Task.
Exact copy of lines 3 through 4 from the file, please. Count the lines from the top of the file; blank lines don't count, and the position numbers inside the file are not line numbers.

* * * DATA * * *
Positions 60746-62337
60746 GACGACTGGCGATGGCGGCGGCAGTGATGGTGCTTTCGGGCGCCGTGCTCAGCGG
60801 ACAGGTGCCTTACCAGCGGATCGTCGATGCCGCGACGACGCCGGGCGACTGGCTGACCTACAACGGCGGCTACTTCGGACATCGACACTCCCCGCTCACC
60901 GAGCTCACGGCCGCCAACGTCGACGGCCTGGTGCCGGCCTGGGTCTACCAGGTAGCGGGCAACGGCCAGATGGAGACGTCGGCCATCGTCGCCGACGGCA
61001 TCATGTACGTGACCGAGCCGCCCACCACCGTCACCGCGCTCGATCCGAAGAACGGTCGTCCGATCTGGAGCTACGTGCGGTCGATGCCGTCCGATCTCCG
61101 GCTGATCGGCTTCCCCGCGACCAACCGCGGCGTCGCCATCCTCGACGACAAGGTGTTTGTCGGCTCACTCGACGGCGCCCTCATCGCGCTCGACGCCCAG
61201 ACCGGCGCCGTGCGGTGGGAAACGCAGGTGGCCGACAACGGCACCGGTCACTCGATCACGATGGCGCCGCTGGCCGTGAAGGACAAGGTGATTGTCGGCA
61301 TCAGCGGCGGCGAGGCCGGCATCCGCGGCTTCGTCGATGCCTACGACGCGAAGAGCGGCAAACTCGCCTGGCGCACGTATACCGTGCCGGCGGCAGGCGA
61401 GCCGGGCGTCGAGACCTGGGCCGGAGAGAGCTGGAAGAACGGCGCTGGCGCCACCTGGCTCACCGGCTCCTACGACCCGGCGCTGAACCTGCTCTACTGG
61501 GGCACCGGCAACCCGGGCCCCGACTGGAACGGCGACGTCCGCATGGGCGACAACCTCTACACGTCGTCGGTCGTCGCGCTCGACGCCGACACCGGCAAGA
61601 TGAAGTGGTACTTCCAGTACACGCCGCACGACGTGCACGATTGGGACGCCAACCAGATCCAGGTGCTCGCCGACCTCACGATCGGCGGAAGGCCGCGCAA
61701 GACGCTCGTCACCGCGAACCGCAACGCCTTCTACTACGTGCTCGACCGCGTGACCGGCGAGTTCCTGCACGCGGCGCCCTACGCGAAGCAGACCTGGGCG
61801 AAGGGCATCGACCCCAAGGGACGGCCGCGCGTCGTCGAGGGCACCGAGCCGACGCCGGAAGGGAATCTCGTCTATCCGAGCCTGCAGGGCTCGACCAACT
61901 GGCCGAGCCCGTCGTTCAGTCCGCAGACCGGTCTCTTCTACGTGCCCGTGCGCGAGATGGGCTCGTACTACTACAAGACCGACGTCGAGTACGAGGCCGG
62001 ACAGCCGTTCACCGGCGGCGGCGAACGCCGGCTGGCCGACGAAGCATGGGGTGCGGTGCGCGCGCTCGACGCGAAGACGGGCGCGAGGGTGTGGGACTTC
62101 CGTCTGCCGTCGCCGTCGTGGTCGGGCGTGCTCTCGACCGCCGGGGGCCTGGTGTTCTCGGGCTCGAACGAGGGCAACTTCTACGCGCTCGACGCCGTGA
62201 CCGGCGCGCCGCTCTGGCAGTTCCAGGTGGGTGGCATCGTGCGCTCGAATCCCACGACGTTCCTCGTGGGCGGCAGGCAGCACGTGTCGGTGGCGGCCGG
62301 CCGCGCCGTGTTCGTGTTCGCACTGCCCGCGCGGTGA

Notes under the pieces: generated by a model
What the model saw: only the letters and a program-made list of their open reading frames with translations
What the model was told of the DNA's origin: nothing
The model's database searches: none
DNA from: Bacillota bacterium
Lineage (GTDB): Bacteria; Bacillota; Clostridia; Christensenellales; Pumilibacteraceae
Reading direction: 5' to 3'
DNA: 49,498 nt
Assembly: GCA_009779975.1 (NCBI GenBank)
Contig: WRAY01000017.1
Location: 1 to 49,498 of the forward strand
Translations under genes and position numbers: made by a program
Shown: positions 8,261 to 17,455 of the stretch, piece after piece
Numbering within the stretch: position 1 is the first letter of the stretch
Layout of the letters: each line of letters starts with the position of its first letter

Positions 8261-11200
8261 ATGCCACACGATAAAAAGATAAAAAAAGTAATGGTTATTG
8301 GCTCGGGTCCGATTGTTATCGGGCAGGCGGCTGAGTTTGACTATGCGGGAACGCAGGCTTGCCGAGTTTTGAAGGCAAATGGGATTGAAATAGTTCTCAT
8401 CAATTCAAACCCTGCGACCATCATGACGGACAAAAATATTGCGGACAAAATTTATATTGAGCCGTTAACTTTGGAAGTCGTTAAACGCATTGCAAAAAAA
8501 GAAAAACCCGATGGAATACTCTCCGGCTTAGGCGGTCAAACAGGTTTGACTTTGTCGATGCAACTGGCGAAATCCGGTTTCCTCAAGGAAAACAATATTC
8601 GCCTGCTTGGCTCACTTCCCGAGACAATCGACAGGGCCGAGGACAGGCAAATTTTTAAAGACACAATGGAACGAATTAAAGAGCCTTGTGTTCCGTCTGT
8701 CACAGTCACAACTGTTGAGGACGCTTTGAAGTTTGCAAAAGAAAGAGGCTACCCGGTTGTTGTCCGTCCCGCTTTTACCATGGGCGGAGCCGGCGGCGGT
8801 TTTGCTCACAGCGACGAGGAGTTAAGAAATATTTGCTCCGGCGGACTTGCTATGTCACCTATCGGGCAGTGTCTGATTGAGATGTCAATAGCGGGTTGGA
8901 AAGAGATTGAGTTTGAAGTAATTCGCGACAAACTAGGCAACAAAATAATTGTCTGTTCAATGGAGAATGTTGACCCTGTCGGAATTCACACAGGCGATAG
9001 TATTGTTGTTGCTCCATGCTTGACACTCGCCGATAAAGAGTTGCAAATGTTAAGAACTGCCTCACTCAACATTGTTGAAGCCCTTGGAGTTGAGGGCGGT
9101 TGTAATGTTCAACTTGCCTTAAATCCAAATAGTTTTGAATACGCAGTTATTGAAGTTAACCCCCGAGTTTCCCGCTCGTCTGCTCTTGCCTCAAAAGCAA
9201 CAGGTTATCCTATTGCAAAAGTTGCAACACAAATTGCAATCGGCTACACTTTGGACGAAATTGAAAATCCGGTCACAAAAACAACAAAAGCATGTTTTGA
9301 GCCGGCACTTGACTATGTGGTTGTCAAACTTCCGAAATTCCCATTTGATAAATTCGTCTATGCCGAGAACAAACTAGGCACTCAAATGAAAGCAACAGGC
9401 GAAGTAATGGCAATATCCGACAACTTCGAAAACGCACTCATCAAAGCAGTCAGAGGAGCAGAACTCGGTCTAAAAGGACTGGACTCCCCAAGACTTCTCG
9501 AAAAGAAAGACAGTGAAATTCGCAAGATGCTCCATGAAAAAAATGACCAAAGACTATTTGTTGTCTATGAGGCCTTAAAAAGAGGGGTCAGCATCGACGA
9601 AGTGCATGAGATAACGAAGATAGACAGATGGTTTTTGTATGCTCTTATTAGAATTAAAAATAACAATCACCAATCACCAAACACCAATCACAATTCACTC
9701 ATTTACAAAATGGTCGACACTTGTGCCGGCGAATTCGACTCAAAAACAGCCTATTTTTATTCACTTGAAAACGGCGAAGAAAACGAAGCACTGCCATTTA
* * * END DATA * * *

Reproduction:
60801 ACAGGTGCCTTACCAGCGGATCGTCGATGCCGCGACGACGCCGGGCGACTGGCTGACCTACAACGGCGGCTACTTCGGACATCGACACTCCCCGCTCACC
60901 GAGCTCACGGCCGCCAACGTCGACGGCCTGGTGCCGGCCTGGGTCTACCAGGTAGCGGGCAACGGCCAGATGGAGACGTCGGCCATCGTCGCCGACGGCA